Saturday, September 22, 2012

OpenOCD 0.6.0 release 32bit Windows binary using libusbx 1.0.13

OpenOCD 0.6.0
Release date: 7 September 2012
build date: 22 September 2012
build system: Windows XP SP3
compiler: GCC 4.7.0 (, 32bit only

Libraries used (32bit)

Build commands used:

LDFLAGS="-lusb-1.0" ../configure --enable-ftdi \
--enable-ft2232_libftdi --enable-presto_libftdi --enable-stlink \
--enable-arm-jtag-ew --enable-jlink --enable-rlink \
--enable-usbprog --enable-vsllink --enable-usb_blaster_libftdi \
--enable-remote-bitbang  --enable-vsllink --enable-ulink \
--enable-osbdm --enable-opendous \
--disable-shared --disable-werror

Drive installation.
1) ST-Link V2: use the driver from ST (winusb based)

2) libusb-1.0 drivers are required for:
- J-Link
- FTDI FTx232 adapters when using config files from
interface/ftdi/ subfolder (mpsse engine)

You can install libusb-1.0 drivers using Zadig software from
the libwdi project

You can choose to use winusb.sys, libusb0.sys, or libusbk.sys.
In general, they should perform the same but Winusb.sys
support in libusbx 1.0.13 may be more mature than libusb0.sys
and libusbk.sys.

For ST-Link V1 and J-Link, you may want to use the libusb-win32
filter driver since you can keep the existing vendor driver.

For FTx232 adapters (USB composite device), you can not use
the filter driver since libusbx 1.0.13 does not support
the filter driver for USB Composite device.

3) Other USB JTAG debuggers including FTDI FTx232 adapters when
not using config files from interface/ftdi/ subfolder (not using
the new mpsse engine)

Use Zadig to install libusb-win32 drivers (device driver or
filter driver)

Saturday, June 2, 2012

OpenOCD 0.6.0 development Windows binary snapshot for testing

I've packaged two Windows binary snapshots for those who are interested in testing the upcoming OpenOCD 0.6.0 release.


One of the download is for the new mpsse patch series which use libusb-1.0 asynchronous API to speed up the speed of FTDI based adapters. The other is the regular git version. Compared to 0.5.0, the improvement in 0.6.0 is very significant, both in terms of new support (like ST-Link) and performance.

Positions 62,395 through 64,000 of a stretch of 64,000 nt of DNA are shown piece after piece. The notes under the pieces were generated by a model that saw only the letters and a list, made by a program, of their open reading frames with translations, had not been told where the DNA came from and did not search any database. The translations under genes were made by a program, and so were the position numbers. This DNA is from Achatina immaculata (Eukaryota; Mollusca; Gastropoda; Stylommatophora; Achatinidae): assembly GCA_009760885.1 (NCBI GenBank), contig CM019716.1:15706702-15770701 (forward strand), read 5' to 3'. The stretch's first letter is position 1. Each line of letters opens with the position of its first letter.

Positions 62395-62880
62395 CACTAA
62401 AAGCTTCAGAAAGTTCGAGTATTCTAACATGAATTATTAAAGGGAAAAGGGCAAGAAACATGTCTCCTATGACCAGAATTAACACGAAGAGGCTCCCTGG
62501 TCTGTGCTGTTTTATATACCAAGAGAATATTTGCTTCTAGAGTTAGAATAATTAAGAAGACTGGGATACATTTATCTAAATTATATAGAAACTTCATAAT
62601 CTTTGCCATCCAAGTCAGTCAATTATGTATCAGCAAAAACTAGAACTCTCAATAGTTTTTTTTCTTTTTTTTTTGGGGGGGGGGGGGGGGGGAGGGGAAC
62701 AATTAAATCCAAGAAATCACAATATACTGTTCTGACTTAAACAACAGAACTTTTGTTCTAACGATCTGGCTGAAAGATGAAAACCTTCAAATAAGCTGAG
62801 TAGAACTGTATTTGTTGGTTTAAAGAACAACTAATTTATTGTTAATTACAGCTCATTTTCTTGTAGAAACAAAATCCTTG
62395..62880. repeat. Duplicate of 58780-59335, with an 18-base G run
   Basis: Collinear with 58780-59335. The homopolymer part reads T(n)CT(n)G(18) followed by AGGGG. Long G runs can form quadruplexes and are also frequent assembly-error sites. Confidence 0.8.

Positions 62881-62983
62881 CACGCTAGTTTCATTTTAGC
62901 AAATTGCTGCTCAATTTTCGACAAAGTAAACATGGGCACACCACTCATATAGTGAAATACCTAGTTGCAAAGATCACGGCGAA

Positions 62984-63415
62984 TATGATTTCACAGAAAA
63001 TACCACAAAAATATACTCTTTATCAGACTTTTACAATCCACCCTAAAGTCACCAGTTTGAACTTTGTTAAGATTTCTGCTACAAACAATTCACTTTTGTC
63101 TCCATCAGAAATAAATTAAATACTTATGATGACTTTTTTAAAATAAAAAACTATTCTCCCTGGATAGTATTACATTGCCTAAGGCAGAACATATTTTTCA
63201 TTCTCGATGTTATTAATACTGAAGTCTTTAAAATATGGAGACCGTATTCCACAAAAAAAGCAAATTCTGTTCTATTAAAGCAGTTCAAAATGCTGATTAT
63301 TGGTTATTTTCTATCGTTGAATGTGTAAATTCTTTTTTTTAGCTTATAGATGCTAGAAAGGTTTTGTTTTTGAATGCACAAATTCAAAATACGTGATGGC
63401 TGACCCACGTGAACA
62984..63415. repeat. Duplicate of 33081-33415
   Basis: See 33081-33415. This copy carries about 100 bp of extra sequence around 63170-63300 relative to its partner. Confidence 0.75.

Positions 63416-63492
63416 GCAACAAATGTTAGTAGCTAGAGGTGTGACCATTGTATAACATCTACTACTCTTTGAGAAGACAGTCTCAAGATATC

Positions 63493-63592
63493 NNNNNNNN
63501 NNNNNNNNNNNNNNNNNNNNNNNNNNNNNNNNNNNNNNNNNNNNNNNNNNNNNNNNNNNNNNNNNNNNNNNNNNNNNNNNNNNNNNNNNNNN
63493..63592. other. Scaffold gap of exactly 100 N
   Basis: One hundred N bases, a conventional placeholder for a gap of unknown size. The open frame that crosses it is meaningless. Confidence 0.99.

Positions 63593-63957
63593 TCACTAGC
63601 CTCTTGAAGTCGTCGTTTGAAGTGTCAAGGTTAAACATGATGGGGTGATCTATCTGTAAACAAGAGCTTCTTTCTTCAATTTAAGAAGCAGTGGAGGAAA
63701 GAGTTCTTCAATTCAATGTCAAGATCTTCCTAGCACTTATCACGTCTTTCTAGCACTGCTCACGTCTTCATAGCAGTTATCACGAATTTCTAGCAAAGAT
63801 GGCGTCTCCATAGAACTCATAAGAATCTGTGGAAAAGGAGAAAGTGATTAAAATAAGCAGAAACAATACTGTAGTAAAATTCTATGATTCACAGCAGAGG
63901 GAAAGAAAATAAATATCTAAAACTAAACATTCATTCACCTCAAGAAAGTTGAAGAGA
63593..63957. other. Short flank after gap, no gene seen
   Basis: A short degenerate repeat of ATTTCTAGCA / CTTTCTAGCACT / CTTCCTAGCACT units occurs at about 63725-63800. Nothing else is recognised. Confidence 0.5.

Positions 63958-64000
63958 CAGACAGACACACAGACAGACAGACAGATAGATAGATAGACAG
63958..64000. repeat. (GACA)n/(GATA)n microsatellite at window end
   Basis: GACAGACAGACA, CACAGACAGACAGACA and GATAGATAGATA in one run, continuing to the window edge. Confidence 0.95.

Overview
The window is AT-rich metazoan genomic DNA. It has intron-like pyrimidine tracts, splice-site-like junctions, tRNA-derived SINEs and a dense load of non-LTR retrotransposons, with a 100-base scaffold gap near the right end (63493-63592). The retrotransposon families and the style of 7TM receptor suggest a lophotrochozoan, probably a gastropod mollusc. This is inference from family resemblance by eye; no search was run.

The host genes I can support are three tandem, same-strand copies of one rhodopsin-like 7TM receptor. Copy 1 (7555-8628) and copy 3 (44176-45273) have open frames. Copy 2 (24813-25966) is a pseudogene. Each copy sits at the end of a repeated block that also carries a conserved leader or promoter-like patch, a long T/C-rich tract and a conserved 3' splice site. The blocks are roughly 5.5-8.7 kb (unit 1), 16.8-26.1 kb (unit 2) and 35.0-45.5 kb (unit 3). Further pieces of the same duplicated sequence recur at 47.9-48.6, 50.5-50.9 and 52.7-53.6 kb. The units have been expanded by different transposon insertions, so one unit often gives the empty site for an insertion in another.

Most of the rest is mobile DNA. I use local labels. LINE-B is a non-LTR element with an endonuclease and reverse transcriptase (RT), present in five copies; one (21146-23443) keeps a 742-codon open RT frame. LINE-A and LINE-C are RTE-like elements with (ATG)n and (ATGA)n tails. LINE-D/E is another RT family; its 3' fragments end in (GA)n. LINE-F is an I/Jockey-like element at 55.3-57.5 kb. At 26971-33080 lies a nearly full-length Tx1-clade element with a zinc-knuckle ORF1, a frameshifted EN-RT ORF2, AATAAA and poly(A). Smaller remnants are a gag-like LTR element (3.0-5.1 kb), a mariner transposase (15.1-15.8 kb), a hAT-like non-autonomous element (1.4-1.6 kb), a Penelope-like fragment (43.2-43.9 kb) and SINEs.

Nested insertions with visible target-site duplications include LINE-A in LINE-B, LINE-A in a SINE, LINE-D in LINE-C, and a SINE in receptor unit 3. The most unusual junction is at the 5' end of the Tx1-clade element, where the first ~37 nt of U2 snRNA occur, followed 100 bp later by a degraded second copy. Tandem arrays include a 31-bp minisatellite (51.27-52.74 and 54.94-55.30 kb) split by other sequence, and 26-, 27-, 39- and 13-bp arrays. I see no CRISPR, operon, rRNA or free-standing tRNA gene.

libftdi-0.20 Windows MinGW 32bit binary for download

Here is the unofficial libftdi-0.20 binary for download., the file name is .

They are built under Windows with MinGW. So if you have some difficulties building libftdi-0.20 from source for Windows, you may want to try out the binary I built.

libusb-1.0 and libusbx in OpenBSD ports and NetBSD pkgsrc now

libusb-1.0.9 and libusbx-1.0.11 have OpenBSD/NetBSD support. Now libusb-1.0 and libusb-compat are OpenBSD's ports system. NetBSD's pkgsrc system (okay, pkgsrc is not only for NetBSD) now has both libusb-1.0.9 and libusbx-1.0.11, it also has libusb-compat as well.

On the other hand, at least for the faster moving libusbx, OpenBSD/NetBSD are behind the other supported OS (Linux, Mac OS X and Windows). Hopefully the OpenBSD/NetBSD users can jump in and bridge the gap.

Take note FreeBSD has its own libusb-1.0/libusb-0.1 wrapper on top of its own libusb20 library.

Sunday, April 15, 2012

OpenBSD, NetBSD and libusb-1.0

There is OpenBSD support in libusb.git. Since NetBSD and OpenBSD should have quite similar USB codes, I think that it should work under NetBSD as well.
Therefore I tried the following dirty patch to enable libusb-1.0 experimental support for NetBSD using the OpenBSD backend.
Take note FreeBSD has its own libusb-1.0 implementation which should be more mature than the OpenBSD backends of libusb-1.0 which is very recent.
diff --git a/ b/
index ebbc107..71aad37 100644
--- a/
+++ b/
@@ -83,6 +83,17 @@ case $host in
       AC_DEFINE([POLL_NFDS_TYPE],[nfds_t],[type of second poll() argument])
+       AC_DEFINE(OS_OPENBSD, 1, [OpenBSD backend])